The headbutt heard round the world

France had the World Cup win. If it hadn’t been for French striker Zinedine Zidane’s reaction to what is reported to be a racial slur by an Italian player, they would have won. The Irish Times puts it this way:

On the dark stone slopes of Hitler’s stadium the flashbulbs popped and a heedless generation sang Que Sera Sera as they waited for extra time to begin. Then all hell broke loose, writes Tom Humphries in Berlin

This was to be the game that put history to rights. In the stadium where Jesse Owens dealt with racism 70 years ago, the issue rumbled on last night as Italy won the World Cup for the fourth time and the first time since 1982.

Thing is, Jesse Owens kept his temper. Zidane didn’t.

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A Tour with no center


I’ve been watching the Tour de France for several years—Lance Armstrong made it impossible not to watch—and this year’s is exciting because there’s no center to the event. Without the Armstrong, who retired, and Ivan Basso and Jan Ullrch Jens Ulrich, the two team leaders who were expected to step into the void left by Armstrong, each leg of the race is a study in self-organization without discipline.

The teams normally work around their leader. This year, so many stars are gone that the teams—some stripped of one or more members because of the banning of riders or injuries—are barely holding together. Discovery, Armstrong’s team, hasn’t come to the fore I think in part because they’re waiting for the mountains.

It’s clear that the masters of all disciplines, Armstrong, Basso and Ullrich Ulrich, were organizing the race from within. Now, with them gone, it’s a different race. Great fun those watching still, but different.

UPDATE: Thanks to Don McArthur and David Szente for pointing out that I messed up Jan Ullrich’s name. For some reason, I blended it with CSC rider Jens Voight’s name.

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Shabby performance, shiny disposition

Today the Bureau of Labor Statistics announced that the economy added 121,000 jobs last month (click here for the BLS report in full), about a third of what it need to in order to keep up with population growth. President Bush had this to say in Chicago, where he was characteristically sunny:

This morning we got some good news — the nation added 121,000 new jobs for the month of June. That’s over 5.4 million jobs since August of 2003; that’s 34 months of job increases. In the first quarter, our economy grew at 5.6 percent; productivity is high. People are better off, things are working. And so the fundamental question we face in Washington is how do we keep economic vitality alive. What do we do, what are the policies necessary to keep this growth strong?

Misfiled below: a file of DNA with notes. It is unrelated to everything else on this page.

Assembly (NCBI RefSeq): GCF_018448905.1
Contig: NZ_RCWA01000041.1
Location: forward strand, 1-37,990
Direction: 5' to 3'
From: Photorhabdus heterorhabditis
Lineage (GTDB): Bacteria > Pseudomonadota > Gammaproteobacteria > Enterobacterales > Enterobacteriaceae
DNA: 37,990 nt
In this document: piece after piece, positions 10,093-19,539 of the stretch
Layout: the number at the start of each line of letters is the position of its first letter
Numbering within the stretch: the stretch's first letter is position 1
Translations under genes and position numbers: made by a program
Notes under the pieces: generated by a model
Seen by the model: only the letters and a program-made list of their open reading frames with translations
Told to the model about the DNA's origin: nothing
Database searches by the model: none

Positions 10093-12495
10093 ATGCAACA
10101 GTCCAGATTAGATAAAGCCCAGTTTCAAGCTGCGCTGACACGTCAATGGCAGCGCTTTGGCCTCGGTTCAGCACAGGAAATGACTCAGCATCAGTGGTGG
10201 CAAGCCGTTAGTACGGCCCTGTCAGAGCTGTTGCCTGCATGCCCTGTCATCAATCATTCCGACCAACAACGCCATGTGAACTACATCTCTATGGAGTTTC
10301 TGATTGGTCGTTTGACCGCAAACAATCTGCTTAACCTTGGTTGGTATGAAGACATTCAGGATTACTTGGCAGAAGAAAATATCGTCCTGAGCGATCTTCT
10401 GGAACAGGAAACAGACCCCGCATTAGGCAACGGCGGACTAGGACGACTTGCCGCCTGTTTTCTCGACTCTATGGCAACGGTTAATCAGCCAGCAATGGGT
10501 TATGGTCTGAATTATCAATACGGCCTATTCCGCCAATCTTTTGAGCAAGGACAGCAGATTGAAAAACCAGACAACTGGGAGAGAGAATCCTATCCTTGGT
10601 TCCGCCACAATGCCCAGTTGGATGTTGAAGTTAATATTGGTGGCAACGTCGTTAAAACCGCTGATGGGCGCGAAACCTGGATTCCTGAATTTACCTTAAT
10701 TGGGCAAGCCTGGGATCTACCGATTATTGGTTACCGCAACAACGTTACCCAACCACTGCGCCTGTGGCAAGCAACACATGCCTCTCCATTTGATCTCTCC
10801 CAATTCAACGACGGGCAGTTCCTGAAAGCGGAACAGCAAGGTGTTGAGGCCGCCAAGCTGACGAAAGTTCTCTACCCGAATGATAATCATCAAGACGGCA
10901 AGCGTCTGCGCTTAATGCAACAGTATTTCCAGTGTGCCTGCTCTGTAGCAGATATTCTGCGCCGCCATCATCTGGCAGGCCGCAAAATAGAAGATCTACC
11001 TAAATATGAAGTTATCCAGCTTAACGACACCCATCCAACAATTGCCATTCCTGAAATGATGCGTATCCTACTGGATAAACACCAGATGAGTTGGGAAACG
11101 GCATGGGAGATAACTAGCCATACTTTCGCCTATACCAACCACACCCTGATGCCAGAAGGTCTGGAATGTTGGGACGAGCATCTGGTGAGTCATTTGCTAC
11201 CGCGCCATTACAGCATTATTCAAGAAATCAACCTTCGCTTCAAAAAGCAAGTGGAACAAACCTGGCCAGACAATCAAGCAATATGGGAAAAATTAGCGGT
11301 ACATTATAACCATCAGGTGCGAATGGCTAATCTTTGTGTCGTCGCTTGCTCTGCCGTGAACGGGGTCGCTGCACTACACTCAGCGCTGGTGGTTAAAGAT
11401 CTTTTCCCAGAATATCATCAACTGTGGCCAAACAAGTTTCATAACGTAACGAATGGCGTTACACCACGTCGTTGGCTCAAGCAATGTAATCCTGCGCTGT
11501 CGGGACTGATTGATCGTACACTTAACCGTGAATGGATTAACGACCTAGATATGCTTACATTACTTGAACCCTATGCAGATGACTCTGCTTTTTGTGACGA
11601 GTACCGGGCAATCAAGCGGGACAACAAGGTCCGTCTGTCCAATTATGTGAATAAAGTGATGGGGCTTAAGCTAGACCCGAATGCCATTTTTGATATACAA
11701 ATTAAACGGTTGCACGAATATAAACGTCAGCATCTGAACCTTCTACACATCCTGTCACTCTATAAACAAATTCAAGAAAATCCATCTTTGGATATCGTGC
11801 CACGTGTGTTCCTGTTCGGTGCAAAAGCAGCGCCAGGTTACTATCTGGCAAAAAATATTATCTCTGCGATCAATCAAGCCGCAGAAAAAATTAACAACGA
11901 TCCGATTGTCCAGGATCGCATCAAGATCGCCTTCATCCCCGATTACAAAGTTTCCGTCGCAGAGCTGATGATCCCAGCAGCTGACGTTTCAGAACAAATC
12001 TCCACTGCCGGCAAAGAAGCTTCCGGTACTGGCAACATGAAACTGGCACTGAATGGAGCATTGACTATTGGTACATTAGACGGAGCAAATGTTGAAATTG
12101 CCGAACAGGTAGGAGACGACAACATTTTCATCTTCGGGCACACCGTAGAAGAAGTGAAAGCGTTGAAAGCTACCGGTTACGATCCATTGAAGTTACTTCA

The President is spinning to save his mid-term elections, calling for more tax cuts. Let’s compare Bush’s economy to the same month of Clinton’s presidency, June 1998: 205,000 jobs added after two months of more than 300,000 jobs added, or 805,000 jobs added for the three months ending in June. Remember, it required far fewer new jobs to keep up with population growth back in 1998, so June 1998 was a poor performance but still better as a percentage of the economy.

Under President Bush during the past three months, the economy has added just 75,000 in May and 138,000 in April for a total of 334,000.

To sum up:

  • At this point in the Clinton presidency, the economy over three months added 805,000 jobs.
  • Currently, in the Bush presidency, the economy over three months added 334,000 jobs
  • Bush is 471,000 jobs behind Clinton, or 58.5 percent behind.

But everything is great, according to Bush, who clearly has more work to do. Fortunately, hourly wages were up 3.9 percent year-over-year, but they are still down since 2001.

Note also, that when the President and the BLS talk about the economy having added 5.4 million jobs, they are talking about since August 2003, not during his presidency. If you look over Bush’s entire presidency, including the approximately 2.4 million people who had lost their jobs during the first two-and-a-half years, Bush has created only about 3 million jobs. Clinton’s tenure saw 22 million jobs created.

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